Originally featured on BroadcastEngineering.com
FCC continues aggressive indecency campaign
In what appears destined for a courtroom showdown, the FCC's broadcast indecency campaign continues in high gear. The commission has now requested numerous recordings from broadcasters that might include cursing by coaches, athletes and fans at live sporting events.
Reuters reported that the FCC targeted live broadcasts of football games and NASCAR races where the participants or the crowds may have used prohibited language. One unidentified broadcast executive told the news agency that the FCC had asked for 30 tapes of live sports and news programs.
“It looks like they want to end live broadcast TV,” the executive told Reuters. “We already know that they aren't afraid to go after news.”
Under new FCC rules approved in 2004, virtually any use of certain expletives is considered profane and indecent, even if it is a slip of the tongue, Reuters said.
Meanwhile, broadcasters have split over whether the commission should be allowed to remand cases back from a federal appeals court in New York. FOX and its affiliate group, CBS and NBC have opposed an attempt by the FCC to rehear several indecency cases after admitting it made errors in deciding them last March.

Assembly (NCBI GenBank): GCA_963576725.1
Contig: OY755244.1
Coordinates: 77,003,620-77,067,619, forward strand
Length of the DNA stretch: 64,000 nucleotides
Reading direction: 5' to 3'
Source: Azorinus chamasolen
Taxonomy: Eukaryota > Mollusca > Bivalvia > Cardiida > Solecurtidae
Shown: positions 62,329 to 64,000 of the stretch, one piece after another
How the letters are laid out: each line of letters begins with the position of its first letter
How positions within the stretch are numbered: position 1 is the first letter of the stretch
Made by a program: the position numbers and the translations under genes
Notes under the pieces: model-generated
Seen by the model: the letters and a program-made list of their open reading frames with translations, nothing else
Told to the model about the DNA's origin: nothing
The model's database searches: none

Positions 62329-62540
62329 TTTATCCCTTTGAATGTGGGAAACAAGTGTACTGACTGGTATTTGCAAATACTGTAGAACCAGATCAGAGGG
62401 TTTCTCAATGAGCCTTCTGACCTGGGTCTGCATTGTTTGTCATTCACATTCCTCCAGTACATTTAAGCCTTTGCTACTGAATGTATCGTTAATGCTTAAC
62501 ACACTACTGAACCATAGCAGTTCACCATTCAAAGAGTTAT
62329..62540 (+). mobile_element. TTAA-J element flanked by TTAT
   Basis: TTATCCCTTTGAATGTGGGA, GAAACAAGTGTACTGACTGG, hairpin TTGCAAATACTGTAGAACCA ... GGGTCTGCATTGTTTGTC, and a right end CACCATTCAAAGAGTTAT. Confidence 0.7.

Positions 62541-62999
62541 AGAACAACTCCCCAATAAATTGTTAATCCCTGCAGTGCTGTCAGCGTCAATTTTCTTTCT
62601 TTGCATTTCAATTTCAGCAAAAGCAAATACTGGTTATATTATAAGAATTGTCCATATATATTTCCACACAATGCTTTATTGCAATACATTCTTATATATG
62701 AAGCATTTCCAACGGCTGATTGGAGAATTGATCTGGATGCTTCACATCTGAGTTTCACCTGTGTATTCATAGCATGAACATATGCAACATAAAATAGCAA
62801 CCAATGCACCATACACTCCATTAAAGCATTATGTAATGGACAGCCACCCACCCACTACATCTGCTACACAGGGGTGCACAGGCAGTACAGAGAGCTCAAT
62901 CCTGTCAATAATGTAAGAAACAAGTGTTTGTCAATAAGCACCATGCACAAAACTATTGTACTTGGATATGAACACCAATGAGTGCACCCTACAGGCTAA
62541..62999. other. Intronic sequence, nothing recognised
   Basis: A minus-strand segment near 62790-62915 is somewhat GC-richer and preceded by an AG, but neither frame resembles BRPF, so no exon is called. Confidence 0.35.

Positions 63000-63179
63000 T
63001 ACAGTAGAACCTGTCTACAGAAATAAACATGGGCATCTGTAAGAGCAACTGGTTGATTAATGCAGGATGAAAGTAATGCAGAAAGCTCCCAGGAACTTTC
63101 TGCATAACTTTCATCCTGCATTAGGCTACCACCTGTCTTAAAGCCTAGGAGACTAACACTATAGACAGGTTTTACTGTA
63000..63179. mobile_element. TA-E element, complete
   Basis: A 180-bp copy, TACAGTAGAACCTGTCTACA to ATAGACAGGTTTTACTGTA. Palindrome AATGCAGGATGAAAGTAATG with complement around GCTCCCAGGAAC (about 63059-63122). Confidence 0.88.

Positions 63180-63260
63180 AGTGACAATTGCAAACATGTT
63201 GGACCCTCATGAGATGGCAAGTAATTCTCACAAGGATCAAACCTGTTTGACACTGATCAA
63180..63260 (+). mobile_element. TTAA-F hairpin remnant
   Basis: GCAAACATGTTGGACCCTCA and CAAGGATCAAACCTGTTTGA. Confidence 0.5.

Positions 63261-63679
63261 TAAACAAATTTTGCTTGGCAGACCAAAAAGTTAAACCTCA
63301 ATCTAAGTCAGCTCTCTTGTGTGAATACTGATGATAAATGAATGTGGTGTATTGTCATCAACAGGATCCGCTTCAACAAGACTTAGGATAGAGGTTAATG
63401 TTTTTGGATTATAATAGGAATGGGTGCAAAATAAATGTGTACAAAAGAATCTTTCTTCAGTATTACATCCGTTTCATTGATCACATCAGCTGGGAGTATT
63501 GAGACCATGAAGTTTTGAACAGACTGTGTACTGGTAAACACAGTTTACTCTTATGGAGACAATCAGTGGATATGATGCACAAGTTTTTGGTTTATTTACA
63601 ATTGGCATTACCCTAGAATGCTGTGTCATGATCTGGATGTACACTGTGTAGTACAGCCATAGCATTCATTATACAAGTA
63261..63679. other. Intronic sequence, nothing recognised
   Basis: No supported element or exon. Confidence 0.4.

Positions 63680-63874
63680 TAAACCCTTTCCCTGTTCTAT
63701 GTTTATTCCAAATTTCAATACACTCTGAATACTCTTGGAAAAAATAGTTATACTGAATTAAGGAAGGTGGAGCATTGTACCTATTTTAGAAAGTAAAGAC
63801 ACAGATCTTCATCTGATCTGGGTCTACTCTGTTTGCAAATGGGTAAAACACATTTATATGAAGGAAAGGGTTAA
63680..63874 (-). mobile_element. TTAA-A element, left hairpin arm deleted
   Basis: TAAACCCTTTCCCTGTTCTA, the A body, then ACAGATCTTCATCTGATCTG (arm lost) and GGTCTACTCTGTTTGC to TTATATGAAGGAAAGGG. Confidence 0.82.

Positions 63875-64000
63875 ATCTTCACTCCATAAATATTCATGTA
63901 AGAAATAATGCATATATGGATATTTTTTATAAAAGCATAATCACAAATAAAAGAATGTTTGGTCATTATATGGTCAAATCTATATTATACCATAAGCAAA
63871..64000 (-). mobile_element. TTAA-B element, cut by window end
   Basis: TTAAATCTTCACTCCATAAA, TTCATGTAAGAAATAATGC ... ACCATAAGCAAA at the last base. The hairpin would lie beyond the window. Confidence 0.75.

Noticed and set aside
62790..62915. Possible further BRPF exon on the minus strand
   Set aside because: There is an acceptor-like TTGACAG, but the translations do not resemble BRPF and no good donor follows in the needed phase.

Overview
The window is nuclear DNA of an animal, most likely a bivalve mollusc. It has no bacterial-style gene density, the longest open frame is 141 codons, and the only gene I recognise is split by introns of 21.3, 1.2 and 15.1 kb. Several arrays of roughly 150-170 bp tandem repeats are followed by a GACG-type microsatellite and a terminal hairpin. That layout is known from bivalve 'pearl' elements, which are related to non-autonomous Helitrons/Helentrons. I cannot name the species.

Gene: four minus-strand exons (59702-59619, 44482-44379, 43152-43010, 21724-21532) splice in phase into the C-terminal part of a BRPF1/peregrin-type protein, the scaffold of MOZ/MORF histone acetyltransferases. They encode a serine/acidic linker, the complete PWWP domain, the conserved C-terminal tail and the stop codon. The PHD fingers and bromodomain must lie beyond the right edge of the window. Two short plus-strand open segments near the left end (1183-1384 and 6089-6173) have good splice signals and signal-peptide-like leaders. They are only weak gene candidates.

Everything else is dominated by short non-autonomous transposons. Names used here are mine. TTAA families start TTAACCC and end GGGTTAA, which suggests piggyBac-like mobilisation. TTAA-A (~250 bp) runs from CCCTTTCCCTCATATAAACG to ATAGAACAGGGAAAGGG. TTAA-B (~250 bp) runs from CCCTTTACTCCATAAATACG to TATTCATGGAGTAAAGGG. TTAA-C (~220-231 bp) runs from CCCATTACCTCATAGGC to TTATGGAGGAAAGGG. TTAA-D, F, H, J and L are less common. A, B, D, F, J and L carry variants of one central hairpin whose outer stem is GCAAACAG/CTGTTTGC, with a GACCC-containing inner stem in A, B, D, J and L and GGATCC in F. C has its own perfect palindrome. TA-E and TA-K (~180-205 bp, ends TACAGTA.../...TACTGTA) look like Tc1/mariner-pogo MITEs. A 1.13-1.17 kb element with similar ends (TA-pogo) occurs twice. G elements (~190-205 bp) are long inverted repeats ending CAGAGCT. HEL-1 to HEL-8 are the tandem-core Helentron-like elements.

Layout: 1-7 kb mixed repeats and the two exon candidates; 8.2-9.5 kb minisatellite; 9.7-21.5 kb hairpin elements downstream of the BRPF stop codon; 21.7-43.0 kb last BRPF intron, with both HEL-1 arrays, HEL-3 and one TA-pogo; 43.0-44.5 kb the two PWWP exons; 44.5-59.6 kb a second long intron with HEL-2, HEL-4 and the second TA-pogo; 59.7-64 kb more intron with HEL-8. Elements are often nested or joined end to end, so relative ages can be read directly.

The broadcasters — who believe the FCC has overstepped its authority — want the stiff fines in front of a court as soon as possible.
“The commission's motion is a transparent attempt to continue its practice of shielding its new indecency enforcement regime from judicial review despite the persistent chilling effect the new regime is having on broadcasters' First Amendment rights,” FOX attorneys told the 2nd Circuit Court of Appeals in New York.
At issue are broadcasts that include the “2002 Billboard Music Awards” on FOX, “The Early Show” on CBS and “NYPD Blue” on ABC.
Attorneys for CBS argued that the courts “routinely deny” motions like that of the FCC when they are “filed for tactical reasons or to evade review, or where delaying judicial proceedings would serve no purpose.”
The network argued that imposing the new rules would put them at risk if, for example, a soldier in Iraq or Afghanistan uttered a bad word during a broadcast.